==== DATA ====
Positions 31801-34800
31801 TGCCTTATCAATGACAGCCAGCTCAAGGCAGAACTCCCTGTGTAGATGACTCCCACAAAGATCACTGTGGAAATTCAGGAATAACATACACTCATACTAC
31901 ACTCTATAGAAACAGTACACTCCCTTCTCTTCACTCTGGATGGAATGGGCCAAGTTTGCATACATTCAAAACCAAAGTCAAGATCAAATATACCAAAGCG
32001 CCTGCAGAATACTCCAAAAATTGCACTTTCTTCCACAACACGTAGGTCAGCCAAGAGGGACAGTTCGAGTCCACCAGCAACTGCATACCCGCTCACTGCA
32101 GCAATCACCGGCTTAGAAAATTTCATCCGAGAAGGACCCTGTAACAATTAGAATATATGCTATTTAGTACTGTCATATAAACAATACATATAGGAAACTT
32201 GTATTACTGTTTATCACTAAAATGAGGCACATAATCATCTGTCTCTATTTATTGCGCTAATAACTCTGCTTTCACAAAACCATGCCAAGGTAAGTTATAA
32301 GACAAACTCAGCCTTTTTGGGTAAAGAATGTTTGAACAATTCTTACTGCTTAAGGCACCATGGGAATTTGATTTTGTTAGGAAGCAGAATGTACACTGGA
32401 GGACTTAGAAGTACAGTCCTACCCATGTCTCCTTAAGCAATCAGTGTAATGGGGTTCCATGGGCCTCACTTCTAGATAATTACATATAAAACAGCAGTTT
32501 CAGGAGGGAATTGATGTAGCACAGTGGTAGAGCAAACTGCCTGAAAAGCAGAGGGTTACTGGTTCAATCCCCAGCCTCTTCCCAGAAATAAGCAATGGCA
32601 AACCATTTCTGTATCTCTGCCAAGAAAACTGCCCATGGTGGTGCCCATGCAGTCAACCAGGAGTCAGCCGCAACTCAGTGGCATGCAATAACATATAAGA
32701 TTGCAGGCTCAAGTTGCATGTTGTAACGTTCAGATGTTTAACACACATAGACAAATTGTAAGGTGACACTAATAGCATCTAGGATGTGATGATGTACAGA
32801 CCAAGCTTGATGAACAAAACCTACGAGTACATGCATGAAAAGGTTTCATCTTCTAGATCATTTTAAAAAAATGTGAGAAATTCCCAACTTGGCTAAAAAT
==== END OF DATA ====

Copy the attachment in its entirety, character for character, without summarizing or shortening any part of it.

Positions 31801-34800
31801 TGCCTTATCAATGACAGCCAGCTCAAGGCAGAACTCCCTGTGTAGATGACTCCCACAAAGATCACTGTGGAAATTCAGGAATAACATACACTCATACTAC
31901 ACTCTATAGAAACAGTACACTCCCTTCTCTTCACTCTGGATGGAATGGGCCAAGTTTGCATACATTCAAAACCAAAGTCAAGATCAAATATACCAAAGCG
32001 CCTGCAGAATACTCCAAAAATTGCACTTTCTTCCACAACACGTAGGTCAGCCAAGAGGGACAGTTCGAGTCCACCAGCAACTGCATACCCGCTCACTGCA
32101 GCAATCACCGGCTTAGAAAATTTCATCCGAGAAGGACCCTGTAACAATTAGAATATATGCTATTTAGTACTGTCATATAAACAATACATATAGGAAACTT
32201 GTATTACTGTTTATCACTAAAATGAGGCACATAATCATCTGTCTCTATTTATTGCGCTAATAACTCTGCTTTCACAAAACCATGCCAAGGTAAGTTATAA
32301 GACAAACTCAGCCTTTTTGGGTAAAGAATGTTTGAACAATTCTTACTGCTTAAGGCACCATGGGAATTTGATTTTGTTAGGAAGCAGAATGTACACTGGA
32401 GGACTTAGAAGTACAGTCCTACCCATGTCTCCTTAAGCAATCAGTGTAATGGGGTTCCATGGGCCTCACTTCTAGATAATTACATATAAAACAGCAGTTT
32501 CAGGAGGGAATTGATGTAGCACAGTGGTAGAGCAAACTGCCTGAAAAGCAGAGGGTTACTGGTTCAATCCCCAGCCTCTTCCCAGAAATAAGCAATGGCA
32601 AACCATTTCTGTATCTCTGCCAAGAAAACTGCCCATGGTGGTGCCCATGCAGTCAACCAGGAGTCAGCCGCAACTCAGTGGCATGCAATAACATATAAGA
32701 TTGCAGGCTCAAGTTGCATGTTGTAACGTTCAGATGTTTAACACACATAGACAAATTGTAAGGTGACACTAATAGCATCTAGGATGTGATGATGTACAGA
32801 CCAAGCTTGATGAACAAAACCTACGAGTACATGCATGAAAAGGTTTCATCTTCTAGATCATTTTAAAAAAATGTGAGAAATTCCCAACTTGGCTAAAAAT